With 1.1 million daily active users, messaging app Slack is changing the way companies approach internal communication. If you haven’t heard about Slack, or haven’t opted to use it yet in the office, this primer might change how you look at the app.
Launched in August 2013 by Flickr founder Stewart Butterfield, Slack was introduced as a platform aimed at co-working teams for real-time chat, conferencing and file-sharing. What many B2b professionals found appealing about the app is how easy it is to use. Consider it a sleek and simple way to message other employees individually, create chatrooms called “channels”, and quickly access past conversations from just about any device.
Also the freemium app is compatible with a range of productivity apps like Google Drive and GitHub. It’s easy to see why Slack gained traction fast and is now becoming the main tool many companies use for communication.
User growth has exploded to that 1.1 million user figure as of June 2015, up from April’s 750,00 users.
Changing how teams work
Although Slack is making moves to appeal to the chatting population, its strength still lie in being a real work tool. Touted as the “email killer,” many companies have attested to slashing their email time and approaching the chased Inbox Zero easier with Slack.
Aside from these capabilities, companies are still exploring other ways of using Slack for more efficient co-working. Just recently, the New York Times revealed that it published its coverage of the GOP debate directly from Slack through a chrome plugin.
— Michael Strickland (@moriogawa) August 7, 2015
Slack has announced beta testing for its Linux version as well.
“These builds may have some bugs or rough edges, but we won’t push out anything that we know to be extremely buggy or nonfunctional,” Slack said on the Google Forms page where betatesters can sign up.
A momentary speedbump
Despite Slack’s seemingly smooth journey, a privacy flaw was exposed earlier this year. Slack apparently exposed company chat rooms created for private correspondence to anyone who would input an email with the same domain name as the company.
Bangalore-based developer Tanay Sai hit Slack for its failure to protect this type of internal information. “Like, when I gave in the email address of Microsoft CEO, it listed all the teams/groups he is part of! Some of them are names of Microsoft Products that are apparently not announced/released yet,” Sai wrote on his site.
The fiasco was quickly solved. What it revealed, though, is Slack’s reach. The industry’s biggest players – Apple, Google, Microsoft – are all working within Slack. As is B2Bnn. No wonder it’s the one of the fastest growing startups in the world.
Slack has acquired two startups to date.
In September 2014, Slack bought Spaces, a two-person start-up which was working on a document co-editing app similar to Google Docs. Spaces was founded by Simon Valee, who sold Open Cal to Groupon, and Hans Larsen, who previously worked with Google on Google+ and Chrome.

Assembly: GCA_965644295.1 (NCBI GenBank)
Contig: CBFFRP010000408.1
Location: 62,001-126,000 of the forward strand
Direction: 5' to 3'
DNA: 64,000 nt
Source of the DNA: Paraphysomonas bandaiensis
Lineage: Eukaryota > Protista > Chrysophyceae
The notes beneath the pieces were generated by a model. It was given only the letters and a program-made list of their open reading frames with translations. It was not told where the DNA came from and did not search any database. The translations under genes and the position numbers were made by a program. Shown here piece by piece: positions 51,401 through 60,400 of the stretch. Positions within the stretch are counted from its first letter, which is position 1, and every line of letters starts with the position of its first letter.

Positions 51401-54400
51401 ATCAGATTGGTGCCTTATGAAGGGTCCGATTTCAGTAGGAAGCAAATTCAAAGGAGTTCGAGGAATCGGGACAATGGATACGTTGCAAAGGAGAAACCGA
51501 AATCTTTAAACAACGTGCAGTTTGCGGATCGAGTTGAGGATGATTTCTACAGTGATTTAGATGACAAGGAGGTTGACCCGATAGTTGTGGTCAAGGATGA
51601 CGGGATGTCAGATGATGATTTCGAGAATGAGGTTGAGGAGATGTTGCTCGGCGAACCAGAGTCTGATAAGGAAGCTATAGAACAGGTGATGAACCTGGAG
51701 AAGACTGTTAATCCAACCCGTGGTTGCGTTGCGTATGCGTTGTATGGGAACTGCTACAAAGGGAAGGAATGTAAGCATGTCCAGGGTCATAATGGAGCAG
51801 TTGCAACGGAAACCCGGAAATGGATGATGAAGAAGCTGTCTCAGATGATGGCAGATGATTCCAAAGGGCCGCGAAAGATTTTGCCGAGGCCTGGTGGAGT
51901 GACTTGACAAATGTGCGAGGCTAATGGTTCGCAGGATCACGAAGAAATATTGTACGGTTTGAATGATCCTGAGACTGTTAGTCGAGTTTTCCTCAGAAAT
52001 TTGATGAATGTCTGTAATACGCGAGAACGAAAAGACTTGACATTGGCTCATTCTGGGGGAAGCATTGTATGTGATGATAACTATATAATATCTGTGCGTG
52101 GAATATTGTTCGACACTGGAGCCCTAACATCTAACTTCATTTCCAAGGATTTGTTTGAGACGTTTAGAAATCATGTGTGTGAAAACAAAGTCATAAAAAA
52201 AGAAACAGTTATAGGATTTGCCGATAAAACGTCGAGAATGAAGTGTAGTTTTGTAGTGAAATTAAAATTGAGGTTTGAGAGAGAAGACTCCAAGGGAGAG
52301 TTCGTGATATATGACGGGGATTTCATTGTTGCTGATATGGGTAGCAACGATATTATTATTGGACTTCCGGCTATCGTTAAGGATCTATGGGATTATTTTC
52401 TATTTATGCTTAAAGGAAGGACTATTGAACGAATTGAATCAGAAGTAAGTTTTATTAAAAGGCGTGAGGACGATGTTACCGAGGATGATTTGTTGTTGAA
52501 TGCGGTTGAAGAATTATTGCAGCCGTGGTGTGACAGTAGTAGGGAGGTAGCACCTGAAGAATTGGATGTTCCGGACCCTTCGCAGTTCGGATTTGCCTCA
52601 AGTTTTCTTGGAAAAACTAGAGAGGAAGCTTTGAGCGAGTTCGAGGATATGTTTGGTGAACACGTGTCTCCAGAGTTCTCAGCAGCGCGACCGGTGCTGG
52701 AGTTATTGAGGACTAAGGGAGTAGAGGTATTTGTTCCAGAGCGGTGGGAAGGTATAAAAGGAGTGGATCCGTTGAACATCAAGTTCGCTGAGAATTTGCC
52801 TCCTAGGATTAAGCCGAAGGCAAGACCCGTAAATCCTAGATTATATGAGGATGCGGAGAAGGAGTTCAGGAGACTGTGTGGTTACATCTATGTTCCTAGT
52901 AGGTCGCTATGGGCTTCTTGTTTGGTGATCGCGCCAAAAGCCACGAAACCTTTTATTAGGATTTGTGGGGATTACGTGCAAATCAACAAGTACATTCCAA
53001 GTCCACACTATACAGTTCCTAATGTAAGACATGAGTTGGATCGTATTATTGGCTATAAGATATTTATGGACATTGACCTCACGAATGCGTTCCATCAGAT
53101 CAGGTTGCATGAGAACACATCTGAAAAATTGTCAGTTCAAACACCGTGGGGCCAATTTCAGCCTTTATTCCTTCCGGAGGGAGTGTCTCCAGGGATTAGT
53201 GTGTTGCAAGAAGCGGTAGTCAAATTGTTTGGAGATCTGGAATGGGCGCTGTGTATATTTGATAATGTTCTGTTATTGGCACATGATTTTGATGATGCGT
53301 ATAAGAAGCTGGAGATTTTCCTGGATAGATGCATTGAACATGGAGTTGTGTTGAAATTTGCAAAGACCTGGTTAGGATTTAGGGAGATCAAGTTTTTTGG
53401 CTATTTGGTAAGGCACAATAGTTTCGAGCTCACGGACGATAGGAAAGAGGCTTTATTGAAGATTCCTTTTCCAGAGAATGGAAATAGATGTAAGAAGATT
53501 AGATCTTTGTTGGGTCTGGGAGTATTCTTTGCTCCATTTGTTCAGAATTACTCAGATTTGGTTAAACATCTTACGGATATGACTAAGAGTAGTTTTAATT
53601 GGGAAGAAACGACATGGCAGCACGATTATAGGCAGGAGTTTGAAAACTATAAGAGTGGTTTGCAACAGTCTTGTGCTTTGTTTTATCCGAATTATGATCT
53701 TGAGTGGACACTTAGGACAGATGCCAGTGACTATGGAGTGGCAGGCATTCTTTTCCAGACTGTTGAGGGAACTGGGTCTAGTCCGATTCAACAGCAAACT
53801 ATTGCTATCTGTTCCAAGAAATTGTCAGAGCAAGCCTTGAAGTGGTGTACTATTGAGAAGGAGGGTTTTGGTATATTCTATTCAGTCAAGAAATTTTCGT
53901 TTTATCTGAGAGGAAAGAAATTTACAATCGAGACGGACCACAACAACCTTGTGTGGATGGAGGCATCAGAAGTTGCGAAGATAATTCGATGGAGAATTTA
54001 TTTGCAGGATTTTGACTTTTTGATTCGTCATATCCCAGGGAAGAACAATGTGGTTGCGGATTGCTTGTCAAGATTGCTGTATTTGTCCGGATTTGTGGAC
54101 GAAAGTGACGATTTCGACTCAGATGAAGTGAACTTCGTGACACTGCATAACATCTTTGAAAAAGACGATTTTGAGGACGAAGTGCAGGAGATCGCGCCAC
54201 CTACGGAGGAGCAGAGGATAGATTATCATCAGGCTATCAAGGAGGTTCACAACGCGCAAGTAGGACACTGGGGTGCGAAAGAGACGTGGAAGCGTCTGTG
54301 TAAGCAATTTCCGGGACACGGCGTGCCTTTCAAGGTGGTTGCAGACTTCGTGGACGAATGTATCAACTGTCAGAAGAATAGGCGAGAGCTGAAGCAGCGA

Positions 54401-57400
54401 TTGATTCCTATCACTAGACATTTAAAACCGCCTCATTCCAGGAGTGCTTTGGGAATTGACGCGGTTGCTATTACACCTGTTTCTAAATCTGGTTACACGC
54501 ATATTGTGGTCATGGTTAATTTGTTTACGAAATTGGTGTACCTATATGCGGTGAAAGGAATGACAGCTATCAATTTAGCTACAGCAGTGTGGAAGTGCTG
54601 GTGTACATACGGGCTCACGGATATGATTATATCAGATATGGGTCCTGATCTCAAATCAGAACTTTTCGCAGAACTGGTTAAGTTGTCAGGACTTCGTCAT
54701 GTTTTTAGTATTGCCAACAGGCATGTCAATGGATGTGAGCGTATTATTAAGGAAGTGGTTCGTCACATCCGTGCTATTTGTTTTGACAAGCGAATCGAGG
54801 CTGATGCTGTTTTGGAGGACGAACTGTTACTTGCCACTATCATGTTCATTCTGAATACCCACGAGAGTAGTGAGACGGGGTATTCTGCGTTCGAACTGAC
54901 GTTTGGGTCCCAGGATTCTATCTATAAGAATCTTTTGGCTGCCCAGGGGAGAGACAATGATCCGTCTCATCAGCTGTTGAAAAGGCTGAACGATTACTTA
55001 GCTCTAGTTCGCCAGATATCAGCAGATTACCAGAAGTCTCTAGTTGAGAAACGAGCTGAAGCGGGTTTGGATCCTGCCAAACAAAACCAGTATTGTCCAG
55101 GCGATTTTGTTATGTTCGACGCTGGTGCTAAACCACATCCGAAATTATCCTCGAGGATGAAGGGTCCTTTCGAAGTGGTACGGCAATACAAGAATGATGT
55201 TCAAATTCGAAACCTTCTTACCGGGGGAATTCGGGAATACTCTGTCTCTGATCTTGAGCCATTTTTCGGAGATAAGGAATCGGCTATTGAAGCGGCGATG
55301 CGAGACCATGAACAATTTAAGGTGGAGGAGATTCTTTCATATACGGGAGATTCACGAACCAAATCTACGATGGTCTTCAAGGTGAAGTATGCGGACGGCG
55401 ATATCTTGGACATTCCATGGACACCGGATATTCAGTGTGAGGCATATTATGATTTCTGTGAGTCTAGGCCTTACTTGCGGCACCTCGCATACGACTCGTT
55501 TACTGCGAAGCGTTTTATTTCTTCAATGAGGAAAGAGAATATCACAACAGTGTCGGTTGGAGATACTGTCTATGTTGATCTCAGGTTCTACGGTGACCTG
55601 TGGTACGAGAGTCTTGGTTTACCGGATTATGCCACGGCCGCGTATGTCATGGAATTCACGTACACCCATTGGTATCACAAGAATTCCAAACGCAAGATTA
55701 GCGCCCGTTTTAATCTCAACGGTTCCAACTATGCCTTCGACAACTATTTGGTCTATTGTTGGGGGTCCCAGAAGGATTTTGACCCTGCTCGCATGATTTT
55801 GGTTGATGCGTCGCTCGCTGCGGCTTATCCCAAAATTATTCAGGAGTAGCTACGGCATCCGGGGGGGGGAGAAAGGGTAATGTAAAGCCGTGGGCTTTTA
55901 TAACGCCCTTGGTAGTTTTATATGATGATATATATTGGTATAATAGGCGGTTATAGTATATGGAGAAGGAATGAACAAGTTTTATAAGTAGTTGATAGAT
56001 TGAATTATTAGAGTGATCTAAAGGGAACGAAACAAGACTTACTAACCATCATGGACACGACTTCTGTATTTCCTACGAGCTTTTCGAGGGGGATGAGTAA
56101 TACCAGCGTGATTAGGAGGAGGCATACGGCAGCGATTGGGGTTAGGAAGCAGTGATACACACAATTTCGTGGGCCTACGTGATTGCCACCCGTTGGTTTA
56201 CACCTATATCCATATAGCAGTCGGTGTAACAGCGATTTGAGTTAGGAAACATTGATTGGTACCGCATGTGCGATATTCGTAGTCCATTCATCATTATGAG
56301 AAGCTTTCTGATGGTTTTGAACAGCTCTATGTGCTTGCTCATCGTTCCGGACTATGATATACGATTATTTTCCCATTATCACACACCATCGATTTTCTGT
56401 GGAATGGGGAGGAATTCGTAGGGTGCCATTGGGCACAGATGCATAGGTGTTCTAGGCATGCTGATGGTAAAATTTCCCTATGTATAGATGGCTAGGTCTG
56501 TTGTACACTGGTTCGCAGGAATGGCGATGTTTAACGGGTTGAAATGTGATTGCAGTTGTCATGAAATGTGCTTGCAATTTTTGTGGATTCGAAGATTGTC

In January of this year, Slack bought Screenhero, a startup working on a range of collaboration tools for voice chat, screen sharing and remote co-working inside the same application. Founded in 2014, the six-man team had raised $2.6 million from True Ventures, Andreessen Horowitz, and Elad Gil before Slack scooped them up. It took seven months for Screenhero founder Jahanzeb Sherwani to finally agree to the acquisition.
“This is not the typical ‘Our Incredible Journey’ acquisition, where the product disappears — everything will survive and thrive, just immersed in Slack,” said Butterfield about the Screenhero acquisition. “Slack integrates with hundreds of other services, but there are some core features that work best when built directly into the platform.
The financial details of both acquisitions have not been disclosed.
The big numbers
In just two years from its founding, Slack is now valued at $2.76 billion. Slack raised $1.6 billion just after its first year.
As a point of comparison, wearables company Jawbone is valued at $3 billion, while Uber tops the list at a valuation of $51 billion.
Butterfield previously said that Slack is always raising funding not because they needed the money, but because investors demand to invest in the app.
Businesses pay between $6.67 and $48 a month per employee, depending on the features they want on the app. Of the 1.1 million people who use Slack, 300,000 have paid subscription. It doesn’t come as a surprise that Slack projects at least $25 million in clean revenues this year.
With enterprise communication projected to be valued at $23 billion by 2019, there’s a lot of room for Slack to grow. Especially with low marketing costs and a growing userbase, the app has serious potential to find other arms of revenue to help its valuation propel even higher.
Looks like companies will be Slacking for years to come.
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